“At the Breakfast Table”
[This column appeared in the Hood County News, Granbury. Texas Sunday, January 15, 1984. Mr. Cruce wrote a series of columns for the paper in which he recounted his experiences growing up in Hood County and his life in public service. He died in Houston, Texas on October 26, 1984, and was buried in Rough Creek Cemetery in Hood County]
“When I was a kid on the Neri farm, I often sat at Grandma’s knee and listened to her and Grandpa talk. One hot summer day we were sitting in the dogtrot of their little house feeling the breezes when they reminisced about eloping to get married.
“Now after 45 Years and eight married children, they could relax and laugh about their hasty decision. As I recall the conversation I am reminded that the event took place 70O-odd years ago, Sept. 5, 1875.
“As Grandma (Anna Arrina Heath) told it, she put on her best dress and put her shoes under her arm, got on Grandpa’s (William Jackson Cruce) horse, behind the saddle and they rode to a little Methodist church “in the Sulphur River bottoms of Red River County.”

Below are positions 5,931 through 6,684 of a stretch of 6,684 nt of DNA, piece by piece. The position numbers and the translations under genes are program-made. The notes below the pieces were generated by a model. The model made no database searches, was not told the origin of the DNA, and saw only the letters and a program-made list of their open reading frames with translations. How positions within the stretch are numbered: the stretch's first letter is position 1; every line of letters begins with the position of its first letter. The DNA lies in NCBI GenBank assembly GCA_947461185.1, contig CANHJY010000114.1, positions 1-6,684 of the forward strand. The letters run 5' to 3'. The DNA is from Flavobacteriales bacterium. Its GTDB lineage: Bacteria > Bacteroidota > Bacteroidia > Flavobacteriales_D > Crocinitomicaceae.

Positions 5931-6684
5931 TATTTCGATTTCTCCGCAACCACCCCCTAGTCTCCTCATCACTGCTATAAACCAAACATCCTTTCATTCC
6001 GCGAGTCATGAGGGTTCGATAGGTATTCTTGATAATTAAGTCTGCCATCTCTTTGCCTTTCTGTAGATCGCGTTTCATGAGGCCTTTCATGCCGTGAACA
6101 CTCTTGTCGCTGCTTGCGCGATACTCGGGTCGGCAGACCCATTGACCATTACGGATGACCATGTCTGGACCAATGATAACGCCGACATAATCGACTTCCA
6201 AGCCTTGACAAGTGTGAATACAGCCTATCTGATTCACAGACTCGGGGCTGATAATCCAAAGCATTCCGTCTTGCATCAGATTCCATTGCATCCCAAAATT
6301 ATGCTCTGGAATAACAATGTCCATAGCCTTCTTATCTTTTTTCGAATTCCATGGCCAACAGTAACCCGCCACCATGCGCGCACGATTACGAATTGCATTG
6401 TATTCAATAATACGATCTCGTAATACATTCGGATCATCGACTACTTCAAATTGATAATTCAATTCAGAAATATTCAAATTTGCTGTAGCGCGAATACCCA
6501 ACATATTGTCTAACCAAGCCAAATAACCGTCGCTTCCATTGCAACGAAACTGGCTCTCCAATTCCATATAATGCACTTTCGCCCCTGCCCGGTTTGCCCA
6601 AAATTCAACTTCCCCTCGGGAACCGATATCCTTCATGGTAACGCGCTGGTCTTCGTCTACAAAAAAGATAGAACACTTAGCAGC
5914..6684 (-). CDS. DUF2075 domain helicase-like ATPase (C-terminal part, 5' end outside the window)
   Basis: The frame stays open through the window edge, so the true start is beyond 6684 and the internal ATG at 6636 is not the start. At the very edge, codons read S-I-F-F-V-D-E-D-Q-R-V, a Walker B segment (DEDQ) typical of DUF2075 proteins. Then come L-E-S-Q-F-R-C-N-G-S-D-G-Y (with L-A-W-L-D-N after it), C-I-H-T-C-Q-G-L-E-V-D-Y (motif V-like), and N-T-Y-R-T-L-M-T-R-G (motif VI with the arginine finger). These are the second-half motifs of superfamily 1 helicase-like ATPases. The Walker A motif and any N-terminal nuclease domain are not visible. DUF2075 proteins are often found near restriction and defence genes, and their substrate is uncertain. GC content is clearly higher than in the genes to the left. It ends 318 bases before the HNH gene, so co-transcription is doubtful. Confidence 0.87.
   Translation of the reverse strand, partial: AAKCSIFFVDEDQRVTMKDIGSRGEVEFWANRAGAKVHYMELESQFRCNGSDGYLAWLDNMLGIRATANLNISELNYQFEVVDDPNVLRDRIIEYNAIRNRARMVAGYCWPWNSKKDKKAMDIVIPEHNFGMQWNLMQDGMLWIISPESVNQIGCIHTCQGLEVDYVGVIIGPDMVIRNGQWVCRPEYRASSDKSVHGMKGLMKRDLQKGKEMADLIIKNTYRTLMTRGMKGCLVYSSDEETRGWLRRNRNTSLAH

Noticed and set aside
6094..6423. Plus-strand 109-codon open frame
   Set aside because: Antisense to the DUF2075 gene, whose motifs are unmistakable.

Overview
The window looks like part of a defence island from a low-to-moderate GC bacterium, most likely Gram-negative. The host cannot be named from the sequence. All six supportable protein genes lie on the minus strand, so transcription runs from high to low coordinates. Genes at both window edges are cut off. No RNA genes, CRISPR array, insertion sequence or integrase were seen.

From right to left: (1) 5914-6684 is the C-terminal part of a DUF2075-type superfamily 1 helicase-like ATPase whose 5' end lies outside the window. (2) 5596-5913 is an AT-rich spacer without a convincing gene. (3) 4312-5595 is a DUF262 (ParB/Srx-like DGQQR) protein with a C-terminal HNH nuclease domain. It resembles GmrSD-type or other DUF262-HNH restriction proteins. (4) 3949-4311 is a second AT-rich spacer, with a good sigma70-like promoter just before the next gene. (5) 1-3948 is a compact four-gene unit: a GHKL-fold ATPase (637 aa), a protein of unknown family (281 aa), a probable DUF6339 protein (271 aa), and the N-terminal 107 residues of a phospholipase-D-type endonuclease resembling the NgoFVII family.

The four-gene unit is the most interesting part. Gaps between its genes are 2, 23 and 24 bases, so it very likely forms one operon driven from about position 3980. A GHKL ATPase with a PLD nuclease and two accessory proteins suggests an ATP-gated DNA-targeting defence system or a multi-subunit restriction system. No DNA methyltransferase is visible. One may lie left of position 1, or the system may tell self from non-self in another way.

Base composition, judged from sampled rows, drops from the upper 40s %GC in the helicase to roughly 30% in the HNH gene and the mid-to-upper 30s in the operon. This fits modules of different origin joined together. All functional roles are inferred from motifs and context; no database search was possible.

“Shoes for girls were so scarce they protected them as much as possible. It was a warm Sunday afternoon, going barefoot was no problem. Both were orphans. Their mothers died during the Civil War and their fathers soon after the war. That’s why Grandpa was living with Uncle Ambrose Cruce and Grandma living with an older sister, America, who had married two years earlier .
“Grandma would not be 15 until her next birthday, Jan. 7, and Grandpa was barely 19. He was working for his uncle “for a place to eat and sleep” as he put it. Cash came from outside work.
“That horse was the only thing I owned in the world,” Grandpa said with a laugh. “I barely had money to pay the preacher.” I don’t recall if he said how much he paid.
“After leaving the church, Grandma took off her shoes and put them under her arm again, got on the horse behind Grandpa and they rode to his uncle’s place.
“Grandpa laughed as he told about Uncle Ambrose’s reactions to the marriage of two kids, such as, you are too young, too poor, don’t have a place to live or work. Then Grandpa said with a laugh, “But Uncle Ambrose took us in.”
“Yeah, he took us in! He let us live in his chicken house,” Grandma added.